And so it is that, in a quintessentially loyal Fianna Fáil constituency where the party polled 50.3% of the vote in 2007 – and indeed, where prior to that election it had three seats out of three – Micheál Martin can look at a Donegal North East where there should be certain seats for FG’s Joe McHugh and SF’s Pádraig Mac Lochlainn, with FF scrabbling for the third. And while one finds it almost impossible to imagine Donegal North East without any FF TDs, all bets are off this year. Again, a one-candidate strategy beckons. Moreover, Blaney’s USP – the rural republican appeal of the Blaney name – has largely been gazumped by the Shinners, while the party baron still has to deal with a legacy of bad blood from McDaid supporters in Letterkenny. So, not only imperative to have one candidate, but imperative that that candidate should not be Niall Blaney. Step forward, Inishowen councillor Charlie McConalogue, whilst the hapless Blaney, who was campaigning most vigorously in Letterkenny just last week, suddenly finds his political career at an end.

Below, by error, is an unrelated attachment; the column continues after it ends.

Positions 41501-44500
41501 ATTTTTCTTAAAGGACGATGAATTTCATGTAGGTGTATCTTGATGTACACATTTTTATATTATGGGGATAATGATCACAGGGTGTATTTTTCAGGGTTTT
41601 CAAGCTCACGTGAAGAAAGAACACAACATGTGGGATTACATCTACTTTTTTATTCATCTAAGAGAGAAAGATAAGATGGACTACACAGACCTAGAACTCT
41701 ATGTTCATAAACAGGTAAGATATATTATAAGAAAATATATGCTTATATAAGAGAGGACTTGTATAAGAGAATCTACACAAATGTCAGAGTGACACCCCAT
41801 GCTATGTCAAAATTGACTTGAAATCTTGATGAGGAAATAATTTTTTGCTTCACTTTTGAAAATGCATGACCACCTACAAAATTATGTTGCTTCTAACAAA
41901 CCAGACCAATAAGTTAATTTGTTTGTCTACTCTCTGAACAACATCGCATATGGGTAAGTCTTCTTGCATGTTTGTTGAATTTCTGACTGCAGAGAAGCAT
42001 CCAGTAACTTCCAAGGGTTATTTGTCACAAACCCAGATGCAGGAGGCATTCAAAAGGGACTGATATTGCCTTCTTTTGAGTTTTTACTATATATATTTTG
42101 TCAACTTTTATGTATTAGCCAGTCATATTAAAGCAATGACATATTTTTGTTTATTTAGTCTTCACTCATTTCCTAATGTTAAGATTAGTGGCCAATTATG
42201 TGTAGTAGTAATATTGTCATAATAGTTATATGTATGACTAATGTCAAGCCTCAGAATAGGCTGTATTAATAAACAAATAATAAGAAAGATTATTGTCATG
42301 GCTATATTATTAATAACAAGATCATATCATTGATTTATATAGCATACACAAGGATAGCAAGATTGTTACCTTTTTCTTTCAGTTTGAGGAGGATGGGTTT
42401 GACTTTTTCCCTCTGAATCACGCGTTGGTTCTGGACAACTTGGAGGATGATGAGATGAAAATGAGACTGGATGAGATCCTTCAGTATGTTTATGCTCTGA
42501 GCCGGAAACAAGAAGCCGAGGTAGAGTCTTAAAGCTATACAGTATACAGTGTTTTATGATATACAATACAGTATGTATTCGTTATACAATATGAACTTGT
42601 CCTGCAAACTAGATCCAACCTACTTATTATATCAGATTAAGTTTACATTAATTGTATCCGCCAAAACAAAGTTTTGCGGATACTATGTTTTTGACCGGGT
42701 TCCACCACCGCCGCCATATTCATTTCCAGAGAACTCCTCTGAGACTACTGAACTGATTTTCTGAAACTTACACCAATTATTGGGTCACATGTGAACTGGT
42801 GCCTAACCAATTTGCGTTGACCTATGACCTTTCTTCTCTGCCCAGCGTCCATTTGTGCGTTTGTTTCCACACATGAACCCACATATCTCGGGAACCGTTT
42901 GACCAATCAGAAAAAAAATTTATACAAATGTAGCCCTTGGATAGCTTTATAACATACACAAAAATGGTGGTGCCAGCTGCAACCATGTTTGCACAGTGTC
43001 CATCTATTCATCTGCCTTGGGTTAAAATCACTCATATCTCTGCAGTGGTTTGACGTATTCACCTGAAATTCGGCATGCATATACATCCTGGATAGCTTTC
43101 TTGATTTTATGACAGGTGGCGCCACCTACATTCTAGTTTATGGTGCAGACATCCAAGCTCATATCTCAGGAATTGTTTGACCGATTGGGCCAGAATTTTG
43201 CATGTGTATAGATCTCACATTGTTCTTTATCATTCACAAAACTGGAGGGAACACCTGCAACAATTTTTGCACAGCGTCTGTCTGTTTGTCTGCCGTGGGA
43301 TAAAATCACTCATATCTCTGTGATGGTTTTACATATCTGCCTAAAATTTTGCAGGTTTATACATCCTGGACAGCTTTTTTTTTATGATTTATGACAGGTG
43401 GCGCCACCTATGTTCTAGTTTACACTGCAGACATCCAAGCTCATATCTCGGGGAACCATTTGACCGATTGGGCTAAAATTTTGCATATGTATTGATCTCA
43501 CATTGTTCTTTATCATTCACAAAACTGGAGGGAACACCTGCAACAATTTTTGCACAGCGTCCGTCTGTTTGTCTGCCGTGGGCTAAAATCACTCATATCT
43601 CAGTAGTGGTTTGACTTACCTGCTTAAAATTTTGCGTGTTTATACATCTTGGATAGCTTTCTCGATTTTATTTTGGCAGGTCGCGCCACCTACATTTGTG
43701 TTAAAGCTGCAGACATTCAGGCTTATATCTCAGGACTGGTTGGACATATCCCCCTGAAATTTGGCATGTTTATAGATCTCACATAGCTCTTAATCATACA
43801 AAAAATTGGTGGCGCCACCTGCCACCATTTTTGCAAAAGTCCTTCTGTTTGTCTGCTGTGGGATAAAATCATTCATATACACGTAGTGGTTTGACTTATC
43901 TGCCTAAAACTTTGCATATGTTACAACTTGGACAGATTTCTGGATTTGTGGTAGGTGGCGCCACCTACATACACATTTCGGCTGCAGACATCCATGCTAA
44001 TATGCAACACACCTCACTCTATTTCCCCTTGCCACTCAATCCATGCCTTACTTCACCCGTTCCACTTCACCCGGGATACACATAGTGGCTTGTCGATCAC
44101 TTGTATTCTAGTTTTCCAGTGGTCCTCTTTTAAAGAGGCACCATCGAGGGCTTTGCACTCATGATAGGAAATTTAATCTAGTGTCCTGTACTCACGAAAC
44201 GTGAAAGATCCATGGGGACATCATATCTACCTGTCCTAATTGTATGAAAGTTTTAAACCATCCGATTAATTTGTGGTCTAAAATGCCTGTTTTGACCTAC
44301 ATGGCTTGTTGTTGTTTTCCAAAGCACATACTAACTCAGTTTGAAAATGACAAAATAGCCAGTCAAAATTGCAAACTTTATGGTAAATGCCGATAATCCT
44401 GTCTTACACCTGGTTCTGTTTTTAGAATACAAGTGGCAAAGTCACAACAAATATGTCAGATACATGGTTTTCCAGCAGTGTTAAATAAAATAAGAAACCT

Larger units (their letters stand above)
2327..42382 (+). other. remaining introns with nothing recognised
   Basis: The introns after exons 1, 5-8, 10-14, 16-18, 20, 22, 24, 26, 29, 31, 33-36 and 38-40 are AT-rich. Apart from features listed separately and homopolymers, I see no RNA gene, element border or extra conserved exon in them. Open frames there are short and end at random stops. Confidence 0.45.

They do play rough in Donegal, you know. Even if Micheál Martin didn’t want a night of the long knives, they wouldn’t need much encouragement. And, with FF in every-man-for-himself mode, there will be more and more of this in constituencies across the state.